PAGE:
August 21, 2012
Get Ready For Back To School With New Apps
Derek Walter for redOrbit.com - Your Universe Online
Back to school is not just about loading up your bag with school supplies anymore. It now involves ensuring your smartphone or tablet is filled with the right tools to make your school life easier whether you are a student, teacher, or parent.
Catch: This note-taking app rolled out a slick new interface in its latest release for iOS (developers say the new version should be arriving soon for Android). With Catch you can organize notes through a hash tag, which can be shared across a team. So if you are collaborating over a #writingproject or #sciencelab, Catch can keep your notes easy to find for yourself and others. Notes sync across devices; start a note on an iPhone and pull it back up for further editing on an iPad. Another rarity: there is a tablet specific version for Android, which works great on a Nexus 7. While Evernote is another well-regarded note-taking app, Catch gets the nod here with its
Pocket: With our increasing number of devices and shorter attention spans, it is hard to always find time for those longer-length articles. Pocket (formerly Read It Later) is an excellent tool for accomplishing this. Install the browser plug-in and clip articles, which can then be read later from your phone or tablet.
ClassDojo: For K-12 school teachers there isn´t a more engaging classroom tool right now than ClassDojo. It creates a real-time behavior management system through ridiculously cute monster icons. Teachers can award or deduct points for target behaviors, then send parents a report of students´ progress. Students get to customize their monsters and track their behavior progress online.
Google Drive: When it comes to collaborating over documents, spreadsheets, or presentations, Google Drive (still known as Google Docs) beats the competition. Android users have the upper hand here, as the Google Drive app allows users to edit their documents on a mobile device (the iOS versions are view only for now). Google has bumped up the features in these productivity tools so much that some may no longer need to purchase Office for their laptop. Of course the best feature is real-time editing, which can be accomplished by up to 50 users at once in the same file.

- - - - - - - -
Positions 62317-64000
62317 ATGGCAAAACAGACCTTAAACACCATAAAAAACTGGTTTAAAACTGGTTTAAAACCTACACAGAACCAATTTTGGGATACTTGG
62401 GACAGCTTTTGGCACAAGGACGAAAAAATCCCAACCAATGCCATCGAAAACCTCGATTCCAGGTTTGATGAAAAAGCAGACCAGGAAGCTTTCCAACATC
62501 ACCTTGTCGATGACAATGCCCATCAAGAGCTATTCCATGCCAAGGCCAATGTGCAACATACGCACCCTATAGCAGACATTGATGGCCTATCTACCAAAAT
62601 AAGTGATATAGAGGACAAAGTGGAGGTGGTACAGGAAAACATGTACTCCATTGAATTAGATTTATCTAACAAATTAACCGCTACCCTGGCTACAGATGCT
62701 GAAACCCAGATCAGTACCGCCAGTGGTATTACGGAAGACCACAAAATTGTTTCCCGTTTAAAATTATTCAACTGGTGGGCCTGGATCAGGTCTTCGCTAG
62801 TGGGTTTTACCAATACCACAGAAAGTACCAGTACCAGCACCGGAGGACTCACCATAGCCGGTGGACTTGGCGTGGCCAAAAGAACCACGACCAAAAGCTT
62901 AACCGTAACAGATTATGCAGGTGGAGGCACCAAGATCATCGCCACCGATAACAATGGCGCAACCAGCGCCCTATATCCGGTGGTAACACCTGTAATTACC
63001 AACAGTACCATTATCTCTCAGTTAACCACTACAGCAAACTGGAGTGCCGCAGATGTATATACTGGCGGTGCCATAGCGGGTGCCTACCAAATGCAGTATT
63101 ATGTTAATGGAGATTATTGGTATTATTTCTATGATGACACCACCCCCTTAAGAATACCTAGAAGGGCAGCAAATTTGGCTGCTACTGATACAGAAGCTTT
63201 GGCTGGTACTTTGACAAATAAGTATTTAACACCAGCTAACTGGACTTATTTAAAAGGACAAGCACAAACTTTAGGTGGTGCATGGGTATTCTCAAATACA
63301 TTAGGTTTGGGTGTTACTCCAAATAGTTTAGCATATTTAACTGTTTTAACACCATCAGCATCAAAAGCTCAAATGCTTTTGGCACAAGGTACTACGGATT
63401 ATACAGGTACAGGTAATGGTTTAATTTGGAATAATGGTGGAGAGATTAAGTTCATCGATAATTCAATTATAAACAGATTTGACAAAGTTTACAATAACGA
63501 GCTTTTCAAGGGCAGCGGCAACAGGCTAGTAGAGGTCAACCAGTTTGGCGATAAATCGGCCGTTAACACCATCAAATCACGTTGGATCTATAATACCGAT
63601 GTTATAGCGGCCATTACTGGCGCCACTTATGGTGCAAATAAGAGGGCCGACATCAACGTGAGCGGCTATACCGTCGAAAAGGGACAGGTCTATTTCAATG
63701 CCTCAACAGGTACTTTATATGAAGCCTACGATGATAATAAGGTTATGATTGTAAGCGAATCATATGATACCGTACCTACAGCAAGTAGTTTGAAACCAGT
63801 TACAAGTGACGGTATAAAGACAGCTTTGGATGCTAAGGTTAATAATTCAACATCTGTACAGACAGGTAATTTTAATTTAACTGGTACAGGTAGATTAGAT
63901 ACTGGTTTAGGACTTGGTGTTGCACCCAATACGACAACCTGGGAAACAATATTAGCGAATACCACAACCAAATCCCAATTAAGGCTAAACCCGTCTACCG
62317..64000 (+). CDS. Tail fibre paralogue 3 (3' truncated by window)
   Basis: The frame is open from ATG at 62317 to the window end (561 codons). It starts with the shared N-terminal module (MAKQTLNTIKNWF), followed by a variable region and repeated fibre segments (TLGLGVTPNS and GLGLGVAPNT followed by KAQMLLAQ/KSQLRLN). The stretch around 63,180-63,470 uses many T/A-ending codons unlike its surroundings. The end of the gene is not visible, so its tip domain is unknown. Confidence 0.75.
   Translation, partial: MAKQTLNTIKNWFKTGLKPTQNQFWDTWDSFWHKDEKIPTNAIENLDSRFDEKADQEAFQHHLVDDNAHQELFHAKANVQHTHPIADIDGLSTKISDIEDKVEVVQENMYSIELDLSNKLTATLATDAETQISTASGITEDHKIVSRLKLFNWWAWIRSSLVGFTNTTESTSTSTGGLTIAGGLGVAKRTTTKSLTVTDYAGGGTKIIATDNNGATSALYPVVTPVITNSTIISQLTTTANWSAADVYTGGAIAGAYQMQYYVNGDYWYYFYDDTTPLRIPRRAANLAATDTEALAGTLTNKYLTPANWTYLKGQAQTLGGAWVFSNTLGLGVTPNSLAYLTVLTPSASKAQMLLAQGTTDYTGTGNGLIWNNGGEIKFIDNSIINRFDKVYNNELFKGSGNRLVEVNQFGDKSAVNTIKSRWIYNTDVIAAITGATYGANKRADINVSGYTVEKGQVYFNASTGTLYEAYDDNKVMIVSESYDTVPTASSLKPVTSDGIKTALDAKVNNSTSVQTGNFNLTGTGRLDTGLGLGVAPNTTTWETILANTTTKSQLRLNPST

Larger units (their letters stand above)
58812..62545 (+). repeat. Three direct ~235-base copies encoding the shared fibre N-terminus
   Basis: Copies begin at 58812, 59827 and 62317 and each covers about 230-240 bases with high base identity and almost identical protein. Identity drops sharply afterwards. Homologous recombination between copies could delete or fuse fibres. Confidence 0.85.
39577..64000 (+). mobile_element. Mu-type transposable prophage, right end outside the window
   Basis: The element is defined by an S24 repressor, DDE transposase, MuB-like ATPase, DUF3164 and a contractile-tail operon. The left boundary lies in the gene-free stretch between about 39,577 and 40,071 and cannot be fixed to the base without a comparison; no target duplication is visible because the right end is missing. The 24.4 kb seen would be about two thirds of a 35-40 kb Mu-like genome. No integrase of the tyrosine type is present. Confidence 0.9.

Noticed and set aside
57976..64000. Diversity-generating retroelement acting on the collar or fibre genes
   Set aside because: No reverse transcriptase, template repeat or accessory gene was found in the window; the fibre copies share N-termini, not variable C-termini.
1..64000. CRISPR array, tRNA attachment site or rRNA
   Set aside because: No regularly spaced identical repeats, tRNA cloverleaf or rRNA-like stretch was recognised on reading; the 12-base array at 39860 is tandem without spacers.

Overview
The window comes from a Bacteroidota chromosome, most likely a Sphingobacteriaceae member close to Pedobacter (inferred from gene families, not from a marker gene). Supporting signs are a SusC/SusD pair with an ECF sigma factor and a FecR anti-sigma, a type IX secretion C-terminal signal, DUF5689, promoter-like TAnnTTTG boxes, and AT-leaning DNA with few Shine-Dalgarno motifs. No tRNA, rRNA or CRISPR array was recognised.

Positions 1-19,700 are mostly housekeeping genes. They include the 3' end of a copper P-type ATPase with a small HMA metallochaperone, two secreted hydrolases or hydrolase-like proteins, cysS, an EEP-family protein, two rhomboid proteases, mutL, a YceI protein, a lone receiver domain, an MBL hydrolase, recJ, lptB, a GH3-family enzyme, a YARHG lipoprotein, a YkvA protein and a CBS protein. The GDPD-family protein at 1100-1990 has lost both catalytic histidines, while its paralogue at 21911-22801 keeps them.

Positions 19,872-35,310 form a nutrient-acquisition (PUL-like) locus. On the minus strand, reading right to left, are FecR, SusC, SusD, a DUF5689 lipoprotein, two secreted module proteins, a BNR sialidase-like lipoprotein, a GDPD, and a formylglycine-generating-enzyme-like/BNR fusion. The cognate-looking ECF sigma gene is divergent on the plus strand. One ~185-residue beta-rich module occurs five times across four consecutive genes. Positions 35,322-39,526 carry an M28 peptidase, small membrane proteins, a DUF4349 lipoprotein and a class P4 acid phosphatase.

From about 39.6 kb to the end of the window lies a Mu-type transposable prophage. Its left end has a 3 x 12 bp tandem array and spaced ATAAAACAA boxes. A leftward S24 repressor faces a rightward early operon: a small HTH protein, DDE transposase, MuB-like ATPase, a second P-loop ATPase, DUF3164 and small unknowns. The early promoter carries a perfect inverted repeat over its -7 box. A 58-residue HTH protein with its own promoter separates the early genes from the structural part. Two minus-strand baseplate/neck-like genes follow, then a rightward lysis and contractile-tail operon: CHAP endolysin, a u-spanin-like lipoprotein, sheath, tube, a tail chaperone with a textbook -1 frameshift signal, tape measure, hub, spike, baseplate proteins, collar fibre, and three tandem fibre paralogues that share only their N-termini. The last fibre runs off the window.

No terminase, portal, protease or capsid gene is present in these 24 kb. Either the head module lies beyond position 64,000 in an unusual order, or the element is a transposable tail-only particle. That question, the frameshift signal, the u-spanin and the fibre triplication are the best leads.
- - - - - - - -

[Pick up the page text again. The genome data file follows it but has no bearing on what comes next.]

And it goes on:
Skype: If you are looking for a broader method of connecting with others, consider Skype. Skype-to-Skype account calls, video chats and instant messaging are all free. There is also software for chatting over Windows or Mac computers, making it a great resource to stay in contact with fellow students or instructors.
Dictionary - Merriam-Webster: While you can always look up a word´s meaning via Google, it is often useful to have a dedicated app on your device. Merriam-Webster brings the depth of the longtime dictionary to you while in class or with a study group.
SparkNotes: Don´t have time to finish off that copy of Anna Karenina before the large exam? SparkNotes to the rescue. It is a great tool with a large collection of digital study aides that can be accessed from any of your mobile devices.
RealCalc (Android only): While the iPhone comes with a pretty solid built-in calculator, the Android default is definitely lacking. If you need more computing power than the stock Android option, consider RealCalc. It can handle more complex computations that will serve as a powerful tool for anyone taking advanced levels of mathematics.